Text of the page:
The following is a press release issued October 6, 2009 by the Council for Global Equality, a New York-based nonprofit organisation.
The Council for Global Equality has released a new report examining workplace policies for lesbian, gay, bisexual and transgender employees of U.S. corporate facilities overseas. The report, Anchoring Equality: How U.S. Corporations Can Build Equal and Inclusive Global Workforces, was released at the Out & Equal Workplace Summit, the nation’s premier corporate equality conference.
Written in collaboration with three major LGBT organizations, Immigration Equality, Out & Equal Workplace Advocates, and Human Rights Campaign, the Council for Global Equality's report charts a clear path for how multinational corporations can treat all of their employees fairly across the globe, without regard to sexual orientation and gender identity.
The report notes that many U.S. corporations have created equal workplaces for the U.S. based employees, but few have applied these policies and practices to their employees across the globe. U.S. corporations also lag behind their European counterparts in the provision of equal benefits for LGBT employees and their families when the employee is transferred to another country.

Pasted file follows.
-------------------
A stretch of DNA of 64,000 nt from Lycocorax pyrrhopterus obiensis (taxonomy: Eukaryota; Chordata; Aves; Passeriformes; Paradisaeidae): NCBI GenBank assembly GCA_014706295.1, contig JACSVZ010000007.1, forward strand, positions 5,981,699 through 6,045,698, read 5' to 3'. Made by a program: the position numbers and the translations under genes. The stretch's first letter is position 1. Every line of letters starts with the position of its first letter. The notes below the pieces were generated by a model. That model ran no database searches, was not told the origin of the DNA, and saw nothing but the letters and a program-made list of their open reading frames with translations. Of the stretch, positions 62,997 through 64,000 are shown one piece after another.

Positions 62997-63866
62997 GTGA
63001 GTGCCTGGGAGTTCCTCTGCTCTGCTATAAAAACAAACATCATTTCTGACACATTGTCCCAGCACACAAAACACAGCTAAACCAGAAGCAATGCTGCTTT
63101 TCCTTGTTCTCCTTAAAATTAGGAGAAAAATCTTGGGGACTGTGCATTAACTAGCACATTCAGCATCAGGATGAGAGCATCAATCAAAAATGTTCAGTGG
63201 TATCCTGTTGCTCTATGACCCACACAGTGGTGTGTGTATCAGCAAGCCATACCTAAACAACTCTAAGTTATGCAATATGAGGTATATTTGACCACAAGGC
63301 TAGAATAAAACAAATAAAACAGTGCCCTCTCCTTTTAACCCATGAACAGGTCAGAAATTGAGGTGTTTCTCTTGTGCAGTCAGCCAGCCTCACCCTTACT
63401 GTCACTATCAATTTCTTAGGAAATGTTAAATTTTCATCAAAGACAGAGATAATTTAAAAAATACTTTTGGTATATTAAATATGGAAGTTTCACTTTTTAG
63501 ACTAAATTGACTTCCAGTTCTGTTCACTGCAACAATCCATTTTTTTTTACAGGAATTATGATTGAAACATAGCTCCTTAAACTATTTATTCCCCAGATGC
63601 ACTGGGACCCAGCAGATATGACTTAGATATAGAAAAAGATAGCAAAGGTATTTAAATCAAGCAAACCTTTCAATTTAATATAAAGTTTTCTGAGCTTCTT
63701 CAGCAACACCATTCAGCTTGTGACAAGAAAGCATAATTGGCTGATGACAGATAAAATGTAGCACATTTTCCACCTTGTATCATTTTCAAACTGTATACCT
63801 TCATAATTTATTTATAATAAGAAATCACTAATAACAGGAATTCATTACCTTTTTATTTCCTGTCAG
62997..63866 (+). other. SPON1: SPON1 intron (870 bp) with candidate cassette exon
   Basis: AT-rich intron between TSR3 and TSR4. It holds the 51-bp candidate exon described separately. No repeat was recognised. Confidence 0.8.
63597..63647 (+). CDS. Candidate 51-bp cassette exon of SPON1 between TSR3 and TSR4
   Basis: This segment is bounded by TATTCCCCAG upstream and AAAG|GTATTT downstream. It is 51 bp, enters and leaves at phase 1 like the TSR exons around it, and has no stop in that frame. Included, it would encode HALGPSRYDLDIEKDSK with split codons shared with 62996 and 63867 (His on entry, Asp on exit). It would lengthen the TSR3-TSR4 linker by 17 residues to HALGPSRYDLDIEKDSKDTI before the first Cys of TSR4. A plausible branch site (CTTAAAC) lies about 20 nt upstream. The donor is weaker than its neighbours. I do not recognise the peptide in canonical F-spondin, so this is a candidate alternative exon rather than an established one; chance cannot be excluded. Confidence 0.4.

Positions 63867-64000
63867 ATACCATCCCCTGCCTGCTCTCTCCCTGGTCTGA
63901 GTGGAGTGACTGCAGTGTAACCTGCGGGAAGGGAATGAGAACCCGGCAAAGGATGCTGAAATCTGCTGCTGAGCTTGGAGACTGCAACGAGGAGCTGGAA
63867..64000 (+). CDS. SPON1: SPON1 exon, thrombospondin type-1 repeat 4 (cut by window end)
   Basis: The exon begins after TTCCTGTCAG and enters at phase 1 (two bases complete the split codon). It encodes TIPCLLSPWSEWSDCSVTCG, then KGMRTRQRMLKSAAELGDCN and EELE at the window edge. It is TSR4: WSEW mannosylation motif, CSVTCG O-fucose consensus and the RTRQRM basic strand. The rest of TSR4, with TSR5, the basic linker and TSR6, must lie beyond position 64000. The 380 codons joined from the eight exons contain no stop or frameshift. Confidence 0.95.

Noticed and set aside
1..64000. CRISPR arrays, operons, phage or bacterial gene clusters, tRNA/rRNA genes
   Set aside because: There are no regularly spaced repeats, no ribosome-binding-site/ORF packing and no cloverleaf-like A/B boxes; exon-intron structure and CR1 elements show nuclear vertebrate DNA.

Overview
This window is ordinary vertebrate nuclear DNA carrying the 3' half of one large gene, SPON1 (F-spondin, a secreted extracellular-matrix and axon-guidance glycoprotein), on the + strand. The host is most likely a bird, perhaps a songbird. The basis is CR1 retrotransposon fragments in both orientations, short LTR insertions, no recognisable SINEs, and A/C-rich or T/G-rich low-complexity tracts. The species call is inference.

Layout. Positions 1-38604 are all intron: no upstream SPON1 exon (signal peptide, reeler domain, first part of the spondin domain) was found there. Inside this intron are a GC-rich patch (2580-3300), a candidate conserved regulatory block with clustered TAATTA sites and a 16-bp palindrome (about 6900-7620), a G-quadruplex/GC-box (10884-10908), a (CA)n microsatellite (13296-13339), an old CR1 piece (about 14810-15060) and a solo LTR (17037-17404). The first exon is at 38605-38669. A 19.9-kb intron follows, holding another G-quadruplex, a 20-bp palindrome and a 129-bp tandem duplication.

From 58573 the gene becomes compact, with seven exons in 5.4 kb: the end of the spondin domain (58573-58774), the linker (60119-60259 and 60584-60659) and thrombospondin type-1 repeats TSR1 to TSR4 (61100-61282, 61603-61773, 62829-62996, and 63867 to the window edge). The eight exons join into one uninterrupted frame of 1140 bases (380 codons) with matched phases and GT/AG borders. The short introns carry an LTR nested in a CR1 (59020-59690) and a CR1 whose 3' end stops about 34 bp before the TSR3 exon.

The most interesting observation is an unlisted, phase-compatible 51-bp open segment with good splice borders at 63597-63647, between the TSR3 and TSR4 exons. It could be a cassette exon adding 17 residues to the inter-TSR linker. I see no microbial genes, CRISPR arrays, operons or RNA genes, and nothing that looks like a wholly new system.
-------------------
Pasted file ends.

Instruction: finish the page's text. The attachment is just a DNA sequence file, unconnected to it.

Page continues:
“These benefits and policies create personal and professional hardship for many LGBT employees - and there is a corresponding negative impact on the bottom line for companies when talent is lost,” noted Julie Dorf, Senior Advisor for the Council for Global Equality.
Marcelo Roman of IBM agrees: “To be successful in this new global economy, we must attract and retain the best talent in all countries we do business. Providing equal benefits and opportunity to LGBT current and future employees will be key to our success.”
Stuart Koe, an LGBT rights advocate from Singapore [and CEO of Fridae], also attending the Out & Equal conference, notes, “I think the fear of the future, the fear of losing talent, the fear of losing out in terms of world competitiveness will lead corporations in Singapore to rethink many things, including this issue of acceptance of gays in the community.”
The report contains over 30 recommendations to CEOs, Human Resource officers, employee resource groups, and other executives who can help to make their corporations fully inclusive workplaces.
A pdf of the report is available for immediate download at www.globalequality.org.
Society has to accept that LGBTs make significant contributions like Lord John Browne, the ex BP CEO who built the company up for 27 years. Now he is known more for being gay than his contributions to the company. He was outed by a social escort which would not happen if he was open.
And all MNCs out there should carefully vet all their suppliers to ensure that they are compliant with the company's anti-discrimination policies and in this way we can start highlighting those accounting firms, landlords and legal firms who wants to chase after MNC's money but yet continues to use their spheres of influences to promote inequality towards queer adherents.